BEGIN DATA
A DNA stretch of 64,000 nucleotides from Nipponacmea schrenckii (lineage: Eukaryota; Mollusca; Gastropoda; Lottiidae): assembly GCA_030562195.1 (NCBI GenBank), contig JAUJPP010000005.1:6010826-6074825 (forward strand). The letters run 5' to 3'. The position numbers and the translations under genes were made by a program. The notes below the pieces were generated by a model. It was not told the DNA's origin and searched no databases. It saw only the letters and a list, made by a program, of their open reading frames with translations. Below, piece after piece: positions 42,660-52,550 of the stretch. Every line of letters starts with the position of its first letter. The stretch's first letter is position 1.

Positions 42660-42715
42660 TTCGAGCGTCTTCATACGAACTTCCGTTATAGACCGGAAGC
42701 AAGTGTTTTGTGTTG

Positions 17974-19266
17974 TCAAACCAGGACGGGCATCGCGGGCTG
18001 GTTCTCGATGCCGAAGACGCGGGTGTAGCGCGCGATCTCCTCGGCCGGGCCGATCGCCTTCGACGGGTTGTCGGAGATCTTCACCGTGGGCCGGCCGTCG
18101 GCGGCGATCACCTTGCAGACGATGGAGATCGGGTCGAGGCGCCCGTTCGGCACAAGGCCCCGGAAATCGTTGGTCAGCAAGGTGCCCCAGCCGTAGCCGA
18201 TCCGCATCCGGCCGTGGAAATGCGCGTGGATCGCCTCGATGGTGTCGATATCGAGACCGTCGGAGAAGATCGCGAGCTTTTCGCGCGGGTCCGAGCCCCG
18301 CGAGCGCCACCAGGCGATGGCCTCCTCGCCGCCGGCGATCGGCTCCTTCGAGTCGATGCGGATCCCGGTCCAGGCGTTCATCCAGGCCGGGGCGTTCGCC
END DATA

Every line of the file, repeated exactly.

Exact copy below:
A DNA stretch of 64,000 nucleotides from Nipponacmea schrenckii (lineage: Eukaryota; Mollusca; Gastropoda; Lottiidae): assembly GCA_030562195.1 (NCBI GenBank), contig JAUJPP010000005.1:6010826-6074825 (forward strand). The letters run 5' to 3'. The position numbers and the translations under genes were made by a program. The notes below the pieces were generated by a model. It was not told the DNA's origin and searched no databases. It saw only the letters and a list, made by a program, of their open reading frames with translations. Below, piece after piece: positions 42,660-52,550 of the stretch. Every line of letters starts with the position of its first letter. The stretch's first letter is position 1.

Positions 42660-42715
42660 TTCGAGCGTCTTCATACGAACTTCCGTTATAGACCGGAAGC
42701 AAGTGTTTTGTGTTG

Positions 17974-19266
17974 TCAAACCAGGACGGGCATCGCGGGCTG
18001 GTTCTCGATGCCGAAGACGCGGGTGTAGCGCGCGATCTCCTCGGCCGGGCCGATCGCCTTCGACGGGTTGTCGGAGATCTTCACCGTGGGCCGGCCGTCG
18101 GCGGCGATCACCTTGCAGACGATGGAGATCGGGTCGAGGCGCCCGTTCGGCACAAGGCCCCGGAAATCGTTGGTCAGCAAGGTGCCCCAGCCGTAGCCGA
18201 TCCGCATCCGGCCGTGGAAATGCGCGTGGATCGCCTCGATGGTGTCGATATCGAGACCGTCGGAGAAGATCGCGAGCTTTTCGCGCGGGTCCGAGCCCCG
18301 CGAGCGCCACCAGGCGATGGCCTCCTCGCCGCCGGCGATCGGCTCCTTCGAGTCGATGCGGATCCCGGTCCAGGCGTTCATCCAGGCCGGGGCGTTCGCC